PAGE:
U.S. Treasuries. Overseas investors are generally more attracted to U.S. Treasuries and other U.S. fixed-income securities when the dollar is strong. A strong dollar signals our economy is stronger relative to that of our peers. China and Japan are the largest buyers of U.S. debt, partly because they are also two of our largest trading partners. If interest rates are expected to rise in the U.S., then U.S. Treasury interest from foreigners may wane, as principal values will decline.3
Emerging Markets. A continuously appreciating dollar can cause emerging market currencies to spiral downward. Governments and businesses in emerging market countries can face rising dollar-denominated liabilities that can make it difficult to meet their obligations. As the global economy becomes more interconnected, what affects one country often spill over borders.
You may remember the Asian financial crisis that began in mid-1997 and led Thailand to stop pegging its currency to the U.S. dollar. Shortly after, currencies of South East Asian countries - Malaysia, Indonesia and the Philippines - started to depreciate sharply. Regional stock markets declined, shaking investor confidence globally.4
Keep an Eye On The Dollar
Now that you know why you need to monitor the dollar, a helpful index to watch is the U.S. Dollar Index (DXY, USDX). This index measures the value of the dollar relative to six major currencies: the euro, British pound, Swedish krona, Swiss franc, Japanese yen, and Canadian dollar. The USDX began in 1973 with a base of 100 and is tracked relative to that base.5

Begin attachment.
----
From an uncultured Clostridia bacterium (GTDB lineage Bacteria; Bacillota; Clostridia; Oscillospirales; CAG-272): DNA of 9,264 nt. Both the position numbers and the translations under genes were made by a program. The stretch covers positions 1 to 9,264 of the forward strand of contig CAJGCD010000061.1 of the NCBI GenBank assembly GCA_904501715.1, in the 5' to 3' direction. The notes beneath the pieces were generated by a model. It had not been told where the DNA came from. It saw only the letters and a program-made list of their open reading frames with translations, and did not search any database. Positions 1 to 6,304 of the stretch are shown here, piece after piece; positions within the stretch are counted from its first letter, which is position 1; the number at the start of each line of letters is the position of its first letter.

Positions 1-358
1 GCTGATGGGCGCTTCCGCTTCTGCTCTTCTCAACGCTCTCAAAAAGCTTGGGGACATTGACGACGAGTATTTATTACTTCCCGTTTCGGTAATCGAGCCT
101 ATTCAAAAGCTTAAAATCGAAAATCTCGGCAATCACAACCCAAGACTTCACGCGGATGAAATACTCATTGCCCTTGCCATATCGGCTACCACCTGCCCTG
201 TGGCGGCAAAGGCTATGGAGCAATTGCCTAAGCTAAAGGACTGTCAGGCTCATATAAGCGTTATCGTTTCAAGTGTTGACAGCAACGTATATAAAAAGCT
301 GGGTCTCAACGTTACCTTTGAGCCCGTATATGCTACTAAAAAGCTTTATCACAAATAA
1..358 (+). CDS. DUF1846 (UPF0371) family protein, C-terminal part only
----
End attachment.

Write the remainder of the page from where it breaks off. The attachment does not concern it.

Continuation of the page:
Another good follow through may be to identify the companies behind the stocks or motifs you own that derive a big chunk of their sales from overseas markets so you can be prepared to act if the dollar grows more muscle.
- Torry, Harriet, "Economists React To Fourth Quarter U.S. Growth: 'Consumer Spending And Housing Remain Solid,'" The Wall Street Journal, January 29, 2016.
- Scotiabank, "Foreign Exchange Outlook, "Scotiabank, March 2016.
- Department Of The Treasury/Federal Reserve Board, "Major Foreign Holders Of Treasury Securities," U.S. Department Of The Treasury, February 16, 2016.
- PBS, "The Crash: Timeline Of The Panic," PBS, 2016.
- Marotta, David John, "What Is The US Dollar Index," Forbes, January 17, 2015.